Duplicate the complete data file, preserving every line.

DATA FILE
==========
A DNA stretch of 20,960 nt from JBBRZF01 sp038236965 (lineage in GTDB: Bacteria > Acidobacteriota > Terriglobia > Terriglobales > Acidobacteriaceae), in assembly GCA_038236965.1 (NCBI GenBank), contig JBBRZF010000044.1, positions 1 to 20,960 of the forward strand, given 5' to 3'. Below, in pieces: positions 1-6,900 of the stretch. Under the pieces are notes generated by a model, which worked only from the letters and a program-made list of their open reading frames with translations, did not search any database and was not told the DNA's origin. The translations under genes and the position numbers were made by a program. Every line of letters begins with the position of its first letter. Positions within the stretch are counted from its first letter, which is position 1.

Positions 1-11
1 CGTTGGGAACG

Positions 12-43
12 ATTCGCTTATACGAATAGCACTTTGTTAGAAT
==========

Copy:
A DNA stretch of 20,960 nt from JBBRZF01 sp038236965 (lineage in GTDB: Bacteria > Acidobacteriota > Terriglobia > Terriglobales > Acidobacteriaceae), in assembly GCA_038236965.1 (NCBI GenBank), contig JBBRZF010000044.1, positions 1 to 20,960 of the forward strand, given 5' to 3'. Below, in pieces: positions 1-6,900 of the stretch. Under the pieces are notes generated by a model, which worked only from the letters and a program-made list of their open reading frames with translations, did not search any database and was not told the DNA's origin. The translations under genes and the position numbers were made by a program. Every line of letters begins with the position of its first letter. Positions within the stretch are counted from its first letter, which is position 1.

Positions 1-11
1 CGTTGGGAACG

Positions 12-43
12 ATTCGCTTATACGAATAGCACTTTGTTAGAAT